Kelly, Dr

A textbook suicide? The intriguing file on Dr Kelly that tells a different story

By Sue Reid

Last updated at 1:22 AM on 28th August 2010

Dr David Kelly

Dr David Kelly: Numerous questions still remain regarding the death of the weapons expert in 2003

Almost seven years have gone by since Lord Hutton's inquiry cleared Tony Blair and his government of any wrongdoing in the death of Dr David Kelly.

Lord Hutton ruled the weapons expert committed suicide, using a knife to cut his wrist and by overdosing on his wife Janice's painkillers, under a tree in Oxfordshire in July 2003.

No one else had been involved in the death, which was accelerated by heart disease. Dr Kelly's demise has become one of the most contentious issues of recent political history.

Doubts over why and how the 59-year-old scientist died - and if he was murdered - have never gone away.

There has been public unease about the Hutton inquiry, swiftly ordered by the then Prime Minister Tony Blair in the place of a coroner's inquest. It has been condemned as a whitewash.

Of most concern was Hutton's insistence that Kelly's post mortem results should be kept secret for 70 years.

At the inquiry, vital witnesses were never summoned to give evidence, and those who did appear were not under oath.

Earlier this month, the Attorney General Dominic Grieve signalled that he is prepared to intevene, saying that those people who now want a new investigation into Kelly's death should not be dismissed as conspiracy theorists.

The truth is that Hutton failed to fulfil his remit to 'urgently examine the circumstances surrounding the death of David Kelly'.

Instead, his inquiry concentrated on the roles played by Mr Blair and his advisers, concluding that they had no reason to feel any guilt and that Downing Street had not 'sexed up' the case for the Iraq War (something that Kelly had secretly expressed fears about to BBC journalists, before his identity was outed by the Labour Government).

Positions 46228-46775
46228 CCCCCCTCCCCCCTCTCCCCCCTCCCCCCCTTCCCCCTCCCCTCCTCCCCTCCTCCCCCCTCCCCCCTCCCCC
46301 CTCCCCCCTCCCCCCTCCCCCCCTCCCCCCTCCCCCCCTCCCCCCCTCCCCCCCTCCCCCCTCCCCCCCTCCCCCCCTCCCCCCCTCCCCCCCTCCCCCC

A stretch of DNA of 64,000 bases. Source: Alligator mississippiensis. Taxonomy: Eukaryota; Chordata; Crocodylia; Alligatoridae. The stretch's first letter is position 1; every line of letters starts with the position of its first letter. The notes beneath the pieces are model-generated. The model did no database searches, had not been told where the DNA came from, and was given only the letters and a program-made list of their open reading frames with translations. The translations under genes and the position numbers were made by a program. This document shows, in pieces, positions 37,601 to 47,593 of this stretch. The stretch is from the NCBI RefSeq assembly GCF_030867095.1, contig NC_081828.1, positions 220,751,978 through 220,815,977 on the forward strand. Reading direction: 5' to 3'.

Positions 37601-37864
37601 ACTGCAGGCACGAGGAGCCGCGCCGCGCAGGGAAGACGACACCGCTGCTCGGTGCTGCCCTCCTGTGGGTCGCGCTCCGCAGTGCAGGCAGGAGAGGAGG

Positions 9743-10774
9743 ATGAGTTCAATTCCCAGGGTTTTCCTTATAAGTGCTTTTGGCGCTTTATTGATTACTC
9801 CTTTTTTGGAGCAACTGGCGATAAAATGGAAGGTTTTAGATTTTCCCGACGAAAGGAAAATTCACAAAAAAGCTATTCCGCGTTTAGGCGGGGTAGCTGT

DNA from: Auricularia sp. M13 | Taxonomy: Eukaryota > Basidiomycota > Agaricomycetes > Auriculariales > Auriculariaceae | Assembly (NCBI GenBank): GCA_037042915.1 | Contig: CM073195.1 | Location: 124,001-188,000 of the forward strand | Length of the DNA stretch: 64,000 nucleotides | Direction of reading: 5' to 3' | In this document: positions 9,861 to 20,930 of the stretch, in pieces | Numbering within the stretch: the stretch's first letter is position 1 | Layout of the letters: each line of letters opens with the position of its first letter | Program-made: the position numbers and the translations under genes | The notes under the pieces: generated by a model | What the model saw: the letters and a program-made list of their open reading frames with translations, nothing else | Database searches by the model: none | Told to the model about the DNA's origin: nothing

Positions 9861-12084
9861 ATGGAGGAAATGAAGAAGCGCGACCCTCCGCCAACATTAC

Only a tiny part of Hutton's 700-page report probed Kelly's death and the critical hours he was missing after taking an afternoon walk from his home in Southmoor.

Amazingly, the chief inspector of Thames Valley Police force, which conducted the search for Dr Kelly, was not called to give evidence. Nor was the Ministry Of Defence doctor who gave Kelly a clean bill of health during a rigorous medical check eight days before he died.

As a result of Hutton's failings, we still don't know the precise time and location of Dr Kelly's death - yet these basic facts are surely the most fundamental requirements of an inquiry into any violent or unexpected death.

Here, the Mail reveals the other vitally important questions that must now be answered . . . was he poisoned? 

Was he poisoned?

Dr Nicholas Hunt was the forensic pathologist who examined Dr Kelly's body. He was not subjected to a rigorous cross-examination during the inquiry. Often, his answers, which begged more questions, were simply left hanging in the air.

No doubts: Pathologist Nicholas Hunt said there was a lot of blood
at the location where Dr Kelly's body was found and there was no sign 
it had been moved

Pathologist Nicholas Hunt: Did not specify how much blood had left Dr Kelly's body. If it was less than five pints, then it would have been medically impossible for blood loss to have contributed to his death.

This week, Dr Hunt broke ranks by calling for a full inquest. Significantly, he has stated that Kelly did not die of a heart attack but a 'textbook suicide'.